Her comment wasn’t vindictive. She is a person of faith and conviction with a pastoral heart. But a fact is a fact.
The next morning, commissioners accepted a toned-down version of that pathway that would remove the best-before date. But it was cold comfort. The writing was on the wall.
It’s a harbinger of a new debate. Both sides are now invited to get personal, not in a gloves-off kind of way but in the reality that the issue has come home to roost.
In my testimony, it’s easy to expound on the fundamental godly purpose of sexual activity, which is procreative. It echoes creation, made more profound as we are created in God’s image. I can also confidently point to gender complementarity. Our physiology is designed for heterosexual activity only; same-gender sexual activity is, well, not natural.
And yet Living Faith, the subordinate standard to which we adhere, points out that “Sexual union in marriage is intended to provide mutual joy and comfort as well as the means of creating new life.”
Mutual joy and comfort.
Of course that troubles me. How could it not? Here I am, declaring the innate ungodliness of anything other than heterosexuality, then returning home to the loving arms of my wife. Age-wise, we are past the stage of procreation.
“Love is love,” is the phrase that I hear constantly from the affirmers. To which I say, “and sex is sex.” I separate the two, while those who are acting on their same-sex desires do not. Those in LGB communities are defined in large part by the consummation of their attractions, I’m told.
I have to ask myself, “to what degree do heterosexual men and women also define themselves by their sexual activity?” A lot, I’m sorry to say. It’s 2019, after all, deep into the age of relativism.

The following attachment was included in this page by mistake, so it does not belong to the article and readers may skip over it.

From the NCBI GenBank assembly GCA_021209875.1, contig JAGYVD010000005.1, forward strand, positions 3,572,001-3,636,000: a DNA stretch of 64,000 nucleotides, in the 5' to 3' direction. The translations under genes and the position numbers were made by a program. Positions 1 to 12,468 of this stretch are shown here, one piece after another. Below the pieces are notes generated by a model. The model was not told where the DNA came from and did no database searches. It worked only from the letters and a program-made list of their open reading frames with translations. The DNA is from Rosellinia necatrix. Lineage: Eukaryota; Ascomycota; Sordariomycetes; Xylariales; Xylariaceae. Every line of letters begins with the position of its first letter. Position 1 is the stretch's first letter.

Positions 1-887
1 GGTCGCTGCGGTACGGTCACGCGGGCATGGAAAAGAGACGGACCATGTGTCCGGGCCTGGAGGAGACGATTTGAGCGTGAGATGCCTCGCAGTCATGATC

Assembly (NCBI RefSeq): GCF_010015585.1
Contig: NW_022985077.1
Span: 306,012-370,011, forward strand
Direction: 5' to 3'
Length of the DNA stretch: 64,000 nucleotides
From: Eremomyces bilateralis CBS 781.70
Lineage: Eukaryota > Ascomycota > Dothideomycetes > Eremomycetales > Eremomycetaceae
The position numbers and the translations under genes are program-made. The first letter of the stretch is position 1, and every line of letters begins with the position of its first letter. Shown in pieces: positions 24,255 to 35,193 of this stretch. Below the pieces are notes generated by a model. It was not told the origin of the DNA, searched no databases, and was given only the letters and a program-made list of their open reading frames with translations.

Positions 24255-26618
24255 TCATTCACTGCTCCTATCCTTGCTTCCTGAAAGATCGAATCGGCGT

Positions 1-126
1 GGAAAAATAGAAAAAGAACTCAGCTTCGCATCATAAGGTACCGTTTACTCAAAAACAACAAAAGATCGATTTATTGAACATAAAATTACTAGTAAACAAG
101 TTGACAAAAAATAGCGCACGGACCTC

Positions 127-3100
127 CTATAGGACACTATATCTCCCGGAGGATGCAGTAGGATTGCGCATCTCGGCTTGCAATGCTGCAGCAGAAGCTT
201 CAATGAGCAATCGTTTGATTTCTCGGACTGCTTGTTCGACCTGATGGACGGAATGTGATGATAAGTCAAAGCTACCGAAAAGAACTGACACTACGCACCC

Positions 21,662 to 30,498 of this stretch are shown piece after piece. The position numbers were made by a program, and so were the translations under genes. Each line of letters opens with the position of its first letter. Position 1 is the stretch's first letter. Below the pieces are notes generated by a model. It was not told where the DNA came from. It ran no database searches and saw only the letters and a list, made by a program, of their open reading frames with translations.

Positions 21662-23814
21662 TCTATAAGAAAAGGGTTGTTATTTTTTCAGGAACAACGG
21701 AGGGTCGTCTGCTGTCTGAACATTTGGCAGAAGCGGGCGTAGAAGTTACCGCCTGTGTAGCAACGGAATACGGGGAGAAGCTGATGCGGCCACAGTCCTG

I remain convinced that God did not intend for men or women to lie down with their own kind at any age or stage of life. And yet, like many others, I am torn between my heart for people and my heart for Scripture.
There is nothing that I can say that will turn the minds of my dear friends in same-gender relationships and their allies – and vice versa. This is a matter for the Holy Spirit.
Is there hope for co-existence in the same communion when our theologies are so far apart? Our doctrines – and there are many variations – may all be inspired by Scripture, tradition, reason, and experience. Many view the circle chart with those four parts in equal measure, but orthodoxy yields to Scripture the controlling share of the pie. And now, add “culture” to the proverbial Wesleyan mix. Culture? That’s a factor that many of those in the progressive wings consider. But it’s anathema to many in orthodoxy, who see culture as worldly, the domain of the enemy.
Before we split – which may be inevitable – I’m going to encourage intelligent, respectful conversations about these things, starting in our congregations, sessions, and – in Barrier Act inevitability – our presbyteries. A serious discussion is what I strongly suggested to my presbytery. At best, such sharing of minds and experiences would be an exercise which allows for a mutually respectful firewall to be designed and built. Or it may signal a holy debriefing as we go our separate ways.
Whatever the outcome, let’s try again to understand the other.